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should I remove the carrotwood?

 
Posts: 31
Location: Orange County, CA
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In the backyard of my new home (moving in a few months from now!), there is a large carrotwood tree (C. anacardioides, aka tuckeroo) in the center of the yard. It's a common landscape tree in Southern California because it's decent looking, relatively disease/pest resistant, and quite tolerant to a variety of soil types and water conditions.

Birds love the fruit, and according to the previous owner, the tree often houses various species throughout the year. Negatively, the tree is a non-native invasive (considered noxious in some states), and doesn't produce fruit that people can eat. Moreover, the hard, sharp seed pods make walking barefoot around the tree almost impossible without the utmost care.

Ideally, I'd like a more "productive" (or even more attractive) tree to be the centerpiece of the yard. But for various reasons, part of me feels guilty of cutting down that tree (including that the previous owners planted it and really seem to love that tree, and that matters to me for whatever reason).

I'd love to hear your opinions on this matter! Whether or not I keep that tree is something I feel I should settle before moving on with other plans for the yard. Too bad it has to be right smack dab in the center!
 
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I like carrotwood trees. They are invasive but they are mainly invasive on disturbed spots. They are fast growing, good shade, bring in wildlife, seeds and husks add to the soil. We have them here I have a small one in my yard and still am deciding if I want to keep it. One of the only trees I see that can grow in a stand of casuarinas. I say keep it.
 
Ronnie Yu
Posts: 31
Location: Orange County, CA
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Thanks for the feedback Ichabod!
 
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Location: Massachusetts, Zone:6/7, AHS:4, Rainfall:48in even Soil:SandyLoam pH6 Flat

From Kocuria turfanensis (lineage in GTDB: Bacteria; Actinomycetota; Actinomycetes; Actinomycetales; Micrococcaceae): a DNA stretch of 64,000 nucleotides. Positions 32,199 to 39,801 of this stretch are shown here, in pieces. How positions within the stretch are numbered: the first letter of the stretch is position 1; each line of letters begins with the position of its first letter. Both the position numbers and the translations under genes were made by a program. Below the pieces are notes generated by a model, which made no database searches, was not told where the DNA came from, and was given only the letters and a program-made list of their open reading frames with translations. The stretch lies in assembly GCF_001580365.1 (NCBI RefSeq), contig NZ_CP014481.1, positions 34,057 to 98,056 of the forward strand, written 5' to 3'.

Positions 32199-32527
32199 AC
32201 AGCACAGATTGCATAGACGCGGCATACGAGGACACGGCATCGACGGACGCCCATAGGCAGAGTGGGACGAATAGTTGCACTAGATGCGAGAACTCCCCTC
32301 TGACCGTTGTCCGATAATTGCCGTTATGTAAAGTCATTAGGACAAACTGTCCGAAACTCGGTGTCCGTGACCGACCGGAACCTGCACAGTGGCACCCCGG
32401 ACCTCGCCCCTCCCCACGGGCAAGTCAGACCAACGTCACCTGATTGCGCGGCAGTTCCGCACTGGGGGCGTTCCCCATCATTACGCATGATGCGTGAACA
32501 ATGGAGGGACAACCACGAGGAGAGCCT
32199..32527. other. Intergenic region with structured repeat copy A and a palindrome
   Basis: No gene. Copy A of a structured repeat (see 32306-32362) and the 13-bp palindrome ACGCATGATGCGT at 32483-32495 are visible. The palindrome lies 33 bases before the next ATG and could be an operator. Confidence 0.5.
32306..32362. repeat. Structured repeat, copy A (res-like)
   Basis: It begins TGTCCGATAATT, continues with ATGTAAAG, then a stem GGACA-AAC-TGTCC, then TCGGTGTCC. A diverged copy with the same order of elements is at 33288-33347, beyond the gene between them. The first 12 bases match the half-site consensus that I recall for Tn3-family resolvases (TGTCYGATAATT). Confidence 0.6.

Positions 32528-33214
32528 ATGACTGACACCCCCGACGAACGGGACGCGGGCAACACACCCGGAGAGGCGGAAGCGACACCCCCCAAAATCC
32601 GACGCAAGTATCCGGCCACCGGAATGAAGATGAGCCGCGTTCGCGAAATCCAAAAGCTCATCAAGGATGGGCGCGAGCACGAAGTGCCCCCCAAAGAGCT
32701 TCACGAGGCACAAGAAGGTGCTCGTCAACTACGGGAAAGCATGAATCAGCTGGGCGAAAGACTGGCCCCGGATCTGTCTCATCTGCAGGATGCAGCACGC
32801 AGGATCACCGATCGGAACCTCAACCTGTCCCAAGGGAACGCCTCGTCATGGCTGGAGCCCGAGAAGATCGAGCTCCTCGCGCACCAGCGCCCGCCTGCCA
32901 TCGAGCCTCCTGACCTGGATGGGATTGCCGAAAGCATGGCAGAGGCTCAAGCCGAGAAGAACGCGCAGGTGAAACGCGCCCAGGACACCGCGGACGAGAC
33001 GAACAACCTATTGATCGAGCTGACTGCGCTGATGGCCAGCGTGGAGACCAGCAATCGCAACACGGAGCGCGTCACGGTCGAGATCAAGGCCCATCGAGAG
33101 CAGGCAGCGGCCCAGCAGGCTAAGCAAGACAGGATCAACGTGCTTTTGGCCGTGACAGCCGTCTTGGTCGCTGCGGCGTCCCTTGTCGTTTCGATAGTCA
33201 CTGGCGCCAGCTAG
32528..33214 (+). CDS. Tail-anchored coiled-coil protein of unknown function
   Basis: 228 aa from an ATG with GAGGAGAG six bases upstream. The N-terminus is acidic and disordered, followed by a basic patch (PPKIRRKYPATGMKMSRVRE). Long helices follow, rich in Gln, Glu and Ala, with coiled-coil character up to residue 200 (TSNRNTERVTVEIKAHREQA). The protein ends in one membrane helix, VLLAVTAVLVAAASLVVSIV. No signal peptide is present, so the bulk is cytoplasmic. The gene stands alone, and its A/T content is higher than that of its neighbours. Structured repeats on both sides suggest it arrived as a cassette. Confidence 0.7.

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I say kill it and plant edibles in its place.
 
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Wow! Your situation is almost exactly my situation! We're currently renovating that new house, and will move in this month. The Carrotwood is right in the middle of the backyard and is quite tall. I would also rather have an edible or another hardwood that I am more emotionally connected with (i.e. an Oak or Walnut) and I am loathe to cut it down. It's quite big and has sort of earned it's place in the yard - WE are the interlopers. It could make a good core to a tree house I was thinking of building for my children? I'm a woodworker, and wonder what this orange-colored wood looks like all finished? I will be watching this forum and see what other people think about this too. I'm in Southern California too. Good luck.
 
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Here is South Florida, they are very invasive.  The seeds are distributed by birds who eat the fruits and then defecate them around our neighborhoods.  They grow very quickly, and although they are quite easy to pull up when very small (I'd say up to about 8 inches), they are extremely difficult to pull out if you let them get 1 or 2 feet. To my experience, they have intensive root system: I was digging out and fixing the area behind my fence, in the alley near my oak tree, when I found a shallow root that needed to be removed. I started to pull it out, and it took me all the way to the other side of my yard near my Carrotwood tree, I'd say at least 50". The root is pretty, and orange: I'd say a crafter would find some good use for it. But that is besides the point. Our whole neighborhood is infested by this tree species. It is shifting and damaging fences, it is taking over hedges. I quite often find Carrotwood seedlings trying to grow near the base of my oak tree. I quickly remove them as soon as I see them. There is no weed that draw immediate action from me, as does the Carrotwood seedlings. I would definitely do yourself and your neighbors a favor and cut it down . I have yet to deal with mine. Simply cutting it down won't do because it will sprout up again from the stump. I really like trees, so it is hard for me to say destroy a tree, but for this tree I make an exception. I hope this helps.
 
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